Venus Williams defeated in Wimbledon by 15-year-old prodigy

VINCENT DAVIS | 7/3/2019, 2:16 p.m.
Tennis great Venus Williams will now have more time to practice and focus on next month’s U.S. Open here in ...
Cori "CoCo" Gauff

Tennis great Venus Williams will now have more time to practice and focus on next month’s U.S. Open here in New York City after being defeated at Wimbledon July 1 by 15-year-old upstart prodigy, Cori Gauff.

It was the second time since Williams’ 1997 Wimbledon debut that she was beaten in the first round of the tournament.

Nicknamed Coco, a high school aged student, Gauff, who is also Black, defeated Williams, 39, 6-4, 6-4 in their first-round match. 

After Williams congratulated her, Gauff said that she told Williams, “I wouldn’t be here if it wasn’t for her,” a sentiment that she always wanted to share with Williams, but was always afraid to. 

Gauff is the youngest player to win a singles match at Wimbledon since Jennifer Capriati did it in 1991. 

“I don’t really know how to feel,” said Gauff, who admittedly cried for the first time ever after winning a match, and said she was unable to express or explain her feelings.

“I had to tell myself to stay calm. I’d never played on a court so big.” 

Sloane Stephens, Madison Keys and Williams’ younger sister, Serena, are also scheduled to play Wimbledon matches this week. If both Gauff and Keys advance, win in the second round, they’ll face each other in a third round match.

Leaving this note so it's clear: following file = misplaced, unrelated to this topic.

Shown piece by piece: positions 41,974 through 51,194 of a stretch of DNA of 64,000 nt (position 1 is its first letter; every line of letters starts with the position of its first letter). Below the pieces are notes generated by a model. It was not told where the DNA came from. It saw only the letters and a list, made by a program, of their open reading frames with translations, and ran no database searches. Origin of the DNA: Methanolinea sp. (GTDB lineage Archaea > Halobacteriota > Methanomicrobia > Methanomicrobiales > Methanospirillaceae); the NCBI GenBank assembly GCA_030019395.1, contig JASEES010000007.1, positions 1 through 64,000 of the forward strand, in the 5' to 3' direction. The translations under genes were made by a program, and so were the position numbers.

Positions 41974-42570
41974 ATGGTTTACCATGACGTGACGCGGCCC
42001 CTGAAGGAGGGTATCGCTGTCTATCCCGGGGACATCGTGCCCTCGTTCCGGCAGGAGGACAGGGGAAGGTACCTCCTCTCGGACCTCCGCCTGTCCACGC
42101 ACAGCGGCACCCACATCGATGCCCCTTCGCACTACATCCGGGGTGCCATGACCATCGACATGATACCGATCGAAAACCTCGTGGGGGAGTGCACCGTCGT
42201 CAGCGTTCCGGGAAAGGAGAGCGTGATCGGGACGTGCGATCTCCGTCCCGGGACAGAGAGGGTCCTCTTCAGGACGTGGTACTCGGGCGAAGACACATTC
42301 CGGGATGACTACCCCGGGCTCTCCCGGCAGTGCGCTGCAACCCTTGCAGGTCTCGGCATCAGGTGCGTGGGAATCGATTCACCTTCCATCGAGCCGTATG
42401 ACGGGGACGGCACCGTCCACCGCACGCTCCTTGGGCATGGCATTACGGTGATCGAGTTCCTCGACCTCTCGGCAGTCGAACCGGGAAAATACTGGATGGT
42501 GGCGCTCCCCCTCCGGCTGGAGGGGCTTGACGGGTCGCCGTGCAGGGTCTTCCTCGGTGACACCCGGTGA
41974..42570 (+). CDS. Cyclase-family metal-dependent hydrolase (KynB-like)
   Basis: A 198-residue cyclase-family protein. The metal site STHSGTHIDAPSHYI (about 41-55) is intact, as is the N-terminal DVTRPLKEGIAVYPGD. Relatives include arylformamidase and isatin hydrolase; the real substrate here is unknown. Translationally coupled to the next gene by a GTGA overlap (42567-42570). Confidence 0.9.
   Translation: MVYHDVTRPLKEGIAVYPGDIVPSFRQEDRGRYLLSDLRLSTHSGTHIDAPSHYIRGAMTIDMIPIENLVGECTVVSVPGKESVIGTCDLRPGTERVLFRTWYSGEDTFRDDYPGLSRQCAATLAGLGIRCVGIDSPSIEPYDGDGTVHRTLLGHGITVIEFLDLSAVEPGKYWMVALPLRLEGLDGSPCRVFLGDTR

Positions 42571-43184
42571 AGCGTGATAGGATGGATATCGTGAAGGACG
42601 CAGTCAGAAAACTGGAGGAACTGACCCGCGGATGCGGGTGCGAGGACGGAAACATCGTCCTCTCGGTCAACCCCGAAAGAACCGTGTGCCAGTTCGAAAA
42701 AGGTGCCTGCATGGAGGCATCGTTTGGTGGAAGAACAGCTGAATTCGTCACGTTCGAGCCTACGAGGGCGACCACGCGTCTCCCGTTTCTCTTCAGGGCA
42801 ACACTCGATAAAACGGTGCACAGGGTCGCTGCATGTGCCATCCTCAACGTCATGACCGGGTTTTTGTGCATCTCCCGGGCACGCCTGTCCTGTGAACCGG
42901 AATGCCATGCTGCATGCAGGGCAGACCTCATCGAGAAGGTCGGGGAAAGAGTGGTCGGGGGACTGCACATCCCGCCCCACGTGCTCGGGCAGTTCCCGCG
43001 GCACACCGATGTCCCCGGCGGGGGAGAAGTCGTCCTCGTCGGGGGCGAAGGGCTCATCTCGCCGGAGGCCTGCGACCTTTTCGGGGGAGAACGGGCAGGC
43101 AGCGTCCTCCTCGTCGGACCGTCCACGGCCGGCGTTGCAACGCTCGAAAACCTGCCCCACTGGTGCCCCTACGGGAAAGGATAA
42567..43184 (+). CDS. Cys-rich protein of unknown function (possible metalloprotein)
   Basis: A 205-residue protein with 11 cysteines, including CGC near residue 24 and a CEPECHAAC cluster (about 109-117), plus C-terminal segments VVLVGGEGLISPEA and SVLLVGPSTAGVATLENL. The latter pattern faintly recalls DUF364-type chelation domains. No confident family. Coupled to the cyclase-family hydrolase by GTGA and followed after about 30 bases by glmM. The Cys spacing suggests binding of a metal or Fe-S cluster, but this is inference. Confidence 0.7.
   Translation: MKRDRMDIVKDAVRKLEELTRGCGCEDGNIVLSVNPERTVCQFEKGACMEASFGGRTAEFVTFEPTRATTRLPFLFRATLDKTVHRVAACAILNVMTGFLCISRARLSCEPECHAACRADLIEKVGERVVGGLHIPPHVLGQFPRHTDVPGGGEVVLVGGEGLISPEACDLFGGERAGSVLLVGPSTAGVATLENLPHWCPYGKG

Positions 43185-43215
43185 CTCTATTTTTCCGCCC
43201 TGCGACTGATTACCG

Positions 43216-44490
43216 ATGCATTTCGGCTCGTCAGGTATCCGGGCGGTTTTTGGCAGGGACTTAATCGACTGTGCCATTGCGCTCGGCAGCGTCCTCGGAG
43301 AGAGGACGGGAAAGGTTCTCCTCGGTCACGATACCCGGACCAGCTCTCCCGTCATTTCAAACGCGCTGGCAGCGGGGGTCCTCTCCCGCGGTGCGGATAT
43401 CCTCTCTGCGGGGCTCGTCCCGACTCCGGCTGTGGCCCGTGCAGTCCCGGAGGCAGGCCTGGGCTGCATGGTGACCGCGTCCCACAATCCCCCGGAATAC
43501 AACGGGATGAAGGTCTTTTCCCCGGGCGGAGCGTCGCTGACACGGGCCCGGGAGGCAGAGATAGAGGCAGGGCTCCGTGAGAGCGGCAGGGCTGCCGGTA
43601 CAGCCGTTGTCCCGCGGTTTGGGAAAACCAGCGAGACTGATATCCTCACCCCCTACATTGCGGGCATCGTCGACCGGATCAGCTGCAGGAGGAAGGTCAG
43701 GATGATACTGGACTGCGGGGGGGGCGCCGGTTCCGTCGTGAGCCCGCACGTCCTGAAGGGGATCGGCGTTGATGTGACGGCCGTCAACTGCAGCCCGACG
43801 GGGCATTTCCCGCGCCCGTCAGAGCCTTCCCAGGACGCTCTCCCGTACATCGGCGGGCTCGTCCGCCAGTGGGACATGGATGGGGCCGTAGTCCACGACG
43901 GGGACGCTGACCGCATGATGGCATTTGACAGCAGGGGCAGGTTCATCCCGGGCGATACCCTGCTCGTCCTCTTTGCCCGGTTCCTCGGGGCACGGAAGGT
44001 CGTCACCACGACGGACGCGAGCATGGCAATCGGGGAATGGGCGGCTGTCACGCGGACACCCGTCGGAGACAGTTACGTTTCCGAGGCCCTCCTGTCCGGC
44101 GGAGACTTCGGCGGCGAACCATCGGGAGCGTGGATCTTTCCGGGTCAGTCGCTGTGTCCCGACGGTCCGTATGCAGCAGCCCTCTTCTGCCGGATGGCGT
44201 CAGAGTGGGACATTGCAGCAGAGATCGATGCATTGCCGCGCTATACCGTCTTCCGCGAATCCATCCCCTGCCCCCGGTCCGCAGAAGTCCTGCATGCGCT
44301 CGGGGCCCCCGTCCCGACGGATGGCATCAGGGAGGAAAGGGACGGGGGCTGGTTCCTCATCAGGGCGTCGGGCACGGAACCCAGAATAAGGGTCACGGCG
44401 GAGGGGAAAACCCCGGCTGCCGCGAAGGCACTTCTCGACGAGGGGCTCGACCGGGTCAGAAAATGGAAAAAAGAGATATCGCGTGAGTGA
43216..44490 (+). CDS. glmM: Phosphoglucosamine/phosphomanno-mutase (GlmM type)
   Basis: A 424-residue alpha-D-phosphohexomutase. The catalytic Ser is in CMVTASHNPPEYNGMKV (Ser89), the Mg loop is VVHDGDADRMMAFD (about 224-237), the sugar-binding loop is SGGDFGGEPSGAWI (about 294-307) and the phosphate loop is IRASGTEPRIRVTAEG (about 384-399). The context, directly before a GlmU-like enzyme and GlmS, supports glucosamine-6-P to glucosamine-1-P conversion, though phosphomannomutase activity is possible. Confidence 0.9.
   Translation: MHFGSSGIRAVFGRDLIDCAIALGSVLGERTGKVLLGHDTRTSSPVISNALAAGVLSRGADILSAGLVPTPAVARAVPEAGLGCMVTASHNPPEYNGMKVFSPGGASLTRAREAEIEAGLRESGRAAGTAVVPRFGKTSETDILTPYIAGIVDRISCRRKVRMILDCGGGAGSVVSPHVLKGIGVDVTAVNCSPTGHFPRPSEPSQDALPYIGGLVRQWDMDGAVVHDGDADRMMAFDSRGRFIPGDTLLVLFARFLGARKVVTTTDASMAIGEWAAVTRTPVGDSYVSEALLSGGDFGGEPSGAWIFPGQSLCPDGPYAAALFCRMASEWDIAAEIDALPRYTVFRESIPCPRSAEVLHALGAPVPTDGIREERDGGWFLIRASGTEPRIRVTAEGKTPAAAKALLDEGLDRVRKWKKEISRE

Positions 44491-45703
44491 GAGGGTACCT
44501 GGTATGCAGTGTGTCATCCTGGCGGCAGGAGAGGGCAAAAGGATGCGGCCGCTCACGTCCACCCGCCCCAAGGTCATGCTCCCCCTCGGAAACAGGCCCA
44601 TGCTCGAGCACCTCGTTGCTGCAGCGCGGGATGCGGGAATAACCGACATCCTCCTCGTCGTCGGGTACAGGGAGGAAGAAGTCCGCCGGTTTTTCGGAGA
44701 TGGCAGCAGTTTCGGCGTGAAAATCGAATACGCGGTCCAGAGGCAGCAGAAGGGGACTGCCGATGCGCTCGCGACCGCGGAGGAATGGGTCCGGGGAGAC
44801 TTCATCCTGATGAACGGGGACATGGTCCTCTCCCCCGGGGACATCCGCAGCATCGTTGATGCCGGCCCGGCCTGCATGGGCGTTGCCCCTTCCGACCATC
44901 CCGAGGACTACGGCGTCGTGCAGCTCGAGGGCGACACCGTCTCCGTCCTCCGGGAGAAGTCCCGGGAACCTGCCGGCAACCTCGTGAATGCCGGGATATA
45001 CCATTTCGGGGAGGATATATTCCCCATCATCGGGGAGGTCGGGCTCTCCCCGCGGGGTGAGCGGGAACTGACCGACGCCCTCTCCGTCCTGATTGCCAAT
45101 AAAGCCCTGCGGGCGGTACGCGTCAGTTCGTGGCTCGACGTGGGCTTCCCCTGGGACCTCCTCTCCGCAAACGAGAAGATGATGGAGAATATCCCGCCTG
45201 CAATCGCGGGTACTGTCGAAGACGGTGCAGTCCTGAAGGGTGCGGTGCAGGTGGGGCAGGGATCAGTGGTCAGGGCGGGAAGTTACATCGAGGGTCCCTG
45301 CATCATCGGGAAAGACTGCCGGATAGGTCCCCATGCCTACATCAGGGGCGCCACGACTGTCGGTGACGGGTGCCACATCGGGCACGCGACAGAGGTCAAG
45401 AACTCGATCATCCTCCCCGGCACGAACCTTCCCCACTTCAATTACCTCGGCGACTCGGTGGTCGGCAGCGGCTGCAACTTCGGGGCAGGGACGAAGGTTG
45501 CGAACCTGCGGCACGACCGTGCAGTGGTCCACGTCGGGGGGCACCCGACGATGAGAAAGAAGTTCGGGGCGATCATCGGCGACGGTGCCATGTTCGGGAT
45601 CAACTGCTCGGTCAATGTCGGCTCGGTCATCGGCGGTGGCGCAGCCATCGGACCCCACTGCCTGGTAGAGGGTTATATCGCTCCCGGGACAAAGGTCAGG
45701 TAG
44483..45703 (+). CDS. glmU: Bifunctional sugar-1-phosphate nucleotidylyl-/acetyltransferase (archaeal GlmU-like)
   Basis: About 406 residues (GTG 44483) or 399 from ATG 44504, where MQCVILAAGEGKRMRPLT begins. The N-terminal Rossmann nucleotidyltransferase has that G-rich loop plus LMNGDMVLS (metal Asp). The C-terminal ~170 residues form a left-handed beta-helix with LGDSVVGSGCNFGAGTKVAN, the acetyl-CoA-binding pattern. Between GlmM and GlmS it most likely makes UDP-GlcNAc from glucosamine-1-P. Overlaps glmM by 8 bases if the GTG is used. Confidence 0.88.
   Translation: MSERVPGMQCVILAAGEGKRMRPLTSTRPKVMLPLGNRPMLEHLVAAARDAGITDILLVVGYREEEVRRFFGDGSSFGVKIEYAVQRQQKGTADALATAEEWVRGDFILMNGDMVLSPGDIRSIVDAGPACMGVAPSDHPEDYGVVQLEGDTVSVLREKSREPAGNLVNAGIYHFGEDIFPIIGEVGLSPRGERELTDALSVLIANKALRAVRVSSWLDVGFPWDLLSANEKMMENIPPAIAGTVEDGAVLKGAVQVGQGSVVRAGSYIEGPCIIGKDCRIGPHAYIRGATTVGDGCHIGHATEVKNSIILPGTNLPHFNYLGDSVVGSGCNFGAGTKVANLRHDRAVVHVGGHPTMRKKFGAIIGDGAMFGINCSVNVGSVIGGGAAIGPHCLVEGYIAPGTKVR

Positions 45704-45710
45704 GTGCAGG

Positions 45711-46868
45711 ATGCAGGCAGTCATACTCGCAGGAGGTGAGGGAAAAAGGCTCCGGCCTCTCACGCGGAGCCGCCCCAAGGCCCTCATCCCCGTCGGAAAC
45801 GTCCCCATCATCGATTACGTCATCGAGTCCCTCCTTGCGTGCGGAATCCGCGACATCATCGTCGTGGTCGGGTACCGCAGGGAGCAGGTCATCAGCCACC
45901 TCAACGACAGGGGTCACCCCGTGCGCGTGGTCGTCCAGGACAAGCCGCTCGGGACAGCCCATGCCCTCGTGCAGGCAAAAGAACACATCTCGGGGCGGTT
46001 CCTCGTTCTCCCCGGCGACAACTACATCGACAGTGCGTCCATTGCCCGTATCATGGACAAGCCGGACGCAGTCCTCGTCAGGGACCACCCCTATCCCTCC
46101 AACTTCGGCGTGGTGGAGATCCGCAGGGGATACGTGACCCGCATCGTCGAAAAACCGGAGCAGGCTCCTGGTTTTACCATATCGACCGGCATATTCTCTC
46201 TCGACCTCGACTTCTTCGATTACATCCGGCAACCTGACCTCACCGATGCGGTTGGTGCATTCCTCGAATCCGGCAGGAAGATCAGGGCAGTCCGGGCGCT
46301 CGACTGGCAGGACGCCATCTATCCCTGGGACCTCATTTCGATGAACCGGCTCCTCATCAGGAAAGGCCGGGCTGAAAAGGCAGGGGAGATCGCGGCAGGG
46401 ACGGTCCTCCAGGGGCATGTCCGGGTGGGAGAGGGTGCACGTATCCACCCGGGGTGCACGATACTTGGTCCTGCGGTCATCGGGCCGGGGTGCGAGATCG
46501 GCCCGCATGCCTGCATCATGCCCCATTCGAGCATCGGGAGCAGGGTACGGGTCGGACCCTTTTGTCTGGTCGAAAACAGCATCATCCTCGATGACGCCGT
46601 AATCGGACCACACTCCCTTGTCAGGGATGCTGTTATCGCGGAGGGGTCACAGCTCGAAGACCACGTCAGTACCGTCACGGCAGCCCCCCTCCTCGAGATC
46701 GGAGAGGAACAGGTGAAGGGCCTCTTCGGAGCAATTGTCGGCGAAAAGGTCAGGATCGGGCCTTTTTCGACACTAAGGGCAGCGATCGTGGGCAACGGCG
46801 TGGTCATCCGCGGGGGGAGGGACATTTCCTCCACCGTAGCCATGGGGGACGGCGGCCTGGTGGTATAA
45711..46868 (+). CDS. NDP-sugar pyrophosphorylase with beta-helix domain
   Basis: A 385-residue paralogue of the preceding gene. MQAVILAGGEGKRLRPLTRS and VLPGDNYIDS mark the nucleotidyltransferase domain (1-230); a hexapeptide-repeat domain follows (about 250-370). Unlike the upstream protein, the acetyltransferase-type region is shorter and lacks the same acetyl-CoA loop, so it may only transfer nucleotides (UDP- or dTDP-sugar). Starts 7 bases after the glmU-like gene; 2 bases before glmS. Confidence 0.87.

Naomi Osaka, the 2018 U.S. Open champion, seeded No. 2, was also scheduled to play, but, like Williams, she was defeated Monday. 

Last year, Gauff won the junior French Open at 14 and reached the quarterfinals of Wimbledon Junior. This year at 15, she became the youngest woman to win a grand slam qualifying match in the French Open. 

Gauff began playing tennis at the age of seven, growing up in Atlanta. She was trained by her father, a former Georgia State University basketball player, and at times by Serena Williams’ coach Patrick Mouratoglou.

She is home-schooled by her mother, a former college track and field athlete at Florida State University, and a former teacher. The family eventually moved to Florida to improve Gauff’s opportunities to play professional tennis.